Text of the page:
The Parade of Dragons is a production put on by the Theater of the Grotesque in Krakow, Poland. It is sponsored by a joint effort of Norwegian and Polish cultural entities and has as its aim of strengthening cultural ties between both countries. As both countries have a rich lore related to dragons, the Parade of Dragons offers the perfect venue for enlivening the lives of both children and adults. Dragons are often used to represent the fundamental elements of human existence: water, air, fire and earth, and are said to be fundamental the formation of human personalities. In a sense, dragons can be said to represent archetypal human characters. Since they are so fundamental, they offer one more link to describe to common experience of Poles and Norwegians.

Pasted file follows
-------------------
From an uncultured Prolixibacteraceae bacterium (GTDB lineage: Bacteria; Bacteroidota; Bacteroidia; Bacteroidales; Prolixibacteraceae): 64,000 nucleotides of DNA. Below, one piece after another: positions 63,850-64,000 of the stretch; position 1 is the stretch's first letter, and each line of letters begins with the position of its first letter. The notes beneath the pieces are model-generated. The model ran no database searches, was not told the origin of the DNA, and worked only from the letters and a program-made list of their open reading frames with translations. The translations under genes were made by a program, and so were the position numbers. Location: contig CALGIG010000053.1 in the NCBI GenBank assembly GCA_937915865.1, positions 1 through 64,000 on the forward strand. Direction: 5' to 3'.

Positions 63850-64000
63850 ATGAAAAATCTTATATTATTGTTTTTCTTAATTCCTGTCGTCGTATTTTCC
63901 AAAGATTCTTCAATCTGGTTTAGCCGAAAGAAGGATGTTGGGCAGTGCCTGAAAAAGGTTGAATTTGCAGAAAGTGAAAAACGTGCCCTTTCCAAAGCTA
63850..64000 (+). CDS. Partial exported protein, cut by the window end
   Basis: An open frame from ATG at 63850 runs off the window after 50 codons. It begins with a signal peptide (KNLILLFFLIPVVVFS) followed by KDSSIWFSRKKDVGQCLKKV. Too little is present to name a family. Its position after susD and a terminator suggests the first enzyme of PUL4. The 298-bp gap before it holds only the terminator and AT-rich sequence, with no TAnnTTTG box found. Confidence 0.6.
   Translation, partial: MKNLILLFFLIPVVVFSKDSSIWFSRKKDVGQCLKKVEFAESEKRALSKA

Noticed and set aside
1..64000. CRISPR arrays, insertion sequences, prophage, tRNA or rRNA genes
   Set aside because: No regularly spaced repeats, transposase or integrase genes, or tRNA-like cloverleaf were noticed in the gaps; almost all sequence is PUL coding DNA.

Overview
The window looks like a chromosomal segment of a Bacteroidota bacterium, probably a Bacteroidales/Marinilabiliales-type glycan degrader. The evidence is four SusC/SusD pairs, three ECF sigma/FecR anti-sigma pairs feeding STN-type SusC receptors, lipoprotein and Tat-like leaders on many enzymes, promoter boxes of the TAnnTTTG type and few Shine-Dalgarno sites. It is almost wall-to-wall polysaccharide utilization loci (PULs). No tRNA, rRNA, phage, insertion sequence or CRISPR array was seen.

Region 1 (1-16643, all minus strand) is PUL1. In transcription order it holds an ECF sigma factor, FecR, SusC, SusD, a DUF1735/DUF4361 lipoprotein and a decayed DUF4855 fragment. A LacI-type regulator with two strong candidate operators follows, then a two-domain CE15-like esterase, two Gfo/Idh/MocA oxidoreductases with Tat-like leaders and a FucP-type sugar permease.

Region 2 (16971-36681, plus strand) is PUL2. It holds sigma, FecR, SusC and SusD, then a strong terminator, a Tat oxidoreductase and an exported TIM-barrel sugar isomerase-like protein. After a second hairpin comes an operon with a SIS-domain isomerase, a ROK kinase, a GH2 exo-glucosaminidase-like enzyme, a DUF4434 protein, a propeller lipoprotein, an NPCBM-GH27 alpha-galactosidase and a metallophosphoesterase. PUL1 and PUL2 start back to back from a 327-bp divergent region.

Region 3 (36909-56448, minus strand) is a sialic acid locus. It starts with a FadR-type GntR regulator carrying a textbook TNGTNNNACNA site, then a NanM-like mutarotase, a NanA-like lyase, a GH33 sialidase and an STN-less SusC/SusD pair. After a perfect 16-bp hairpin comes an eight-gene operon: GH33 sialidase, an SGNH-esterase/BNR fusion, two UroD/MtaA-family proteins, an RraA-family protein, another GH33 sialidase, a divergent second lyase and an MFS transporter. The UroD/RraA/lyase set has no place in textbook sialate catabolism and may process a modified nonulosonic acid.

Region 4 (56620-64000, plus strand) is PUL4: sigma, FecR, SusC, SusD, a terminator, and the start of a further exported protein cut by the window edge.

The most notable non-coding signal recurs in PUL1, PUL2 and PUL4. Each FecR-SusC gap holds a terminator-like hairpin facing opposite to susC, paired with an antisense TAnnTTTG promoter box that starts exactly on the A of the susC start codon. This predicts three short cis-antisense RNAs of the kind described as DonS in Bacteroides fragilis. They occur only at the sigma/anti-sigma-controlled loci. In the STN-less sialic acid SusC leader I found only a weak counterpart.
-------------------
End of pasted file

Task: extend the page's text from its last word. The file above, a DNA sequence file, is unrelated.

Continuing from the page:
Of course, Krakow has its own legendary dragon, Smok Wawelski, or the Dragon of Wawel Hill, whose lair is located at the foot of Wawel Castle. Legend has it that, during the reign of King Krak, Krakow's legendary founder, Smok Wawelski would roam the countryside, devouring livestock, setting fire to the crops, and setting fire to the farms. It was said that the only was his appetite for destruction could be appeased was by leaving him a fair maiden once a month at the foot of his lair. We can guess her fate. One month, as the day drew nigh for the sacrificial maiden to be offered, the King Krak sat in his castle and despaired. He had sent all of his bravest knights to slay the dragon, but to no avail. And now, there was only one maiden left in the city, the King's very own daughter, Princess Wanda. Fearing the fate of his daughter, Krak made an offer to the unmarried males of Krakow: whoever could slay the dragon would receive the hand of his daughter in marriage. Only one youth rose to the challenge, Skuba, an cobbler's apprentice. Knowing that he had no chance to defeat the Smok in hand-to-hand combat, Skuba instead resorted to his wits. He slaughtered a suckling lamb, stuffed it with sulphur, and laid it at the foot of the dragon's lair. When Smok found the succulent lamb, he quickly devoured it. As soon as he swallowed it, though, he developed what must have been the worst case of heartburn. He quickly swooped down the banks of the Vistula River and drank, and drank, and drank, but still could not quench the sulphurous firing burning inside his guts. So he drank so more, until finally, he burst at the seams. And this is the story of how Skuba outwitted Smok Wawelski and gained King Krak's daughter Wanda's hand in marriage.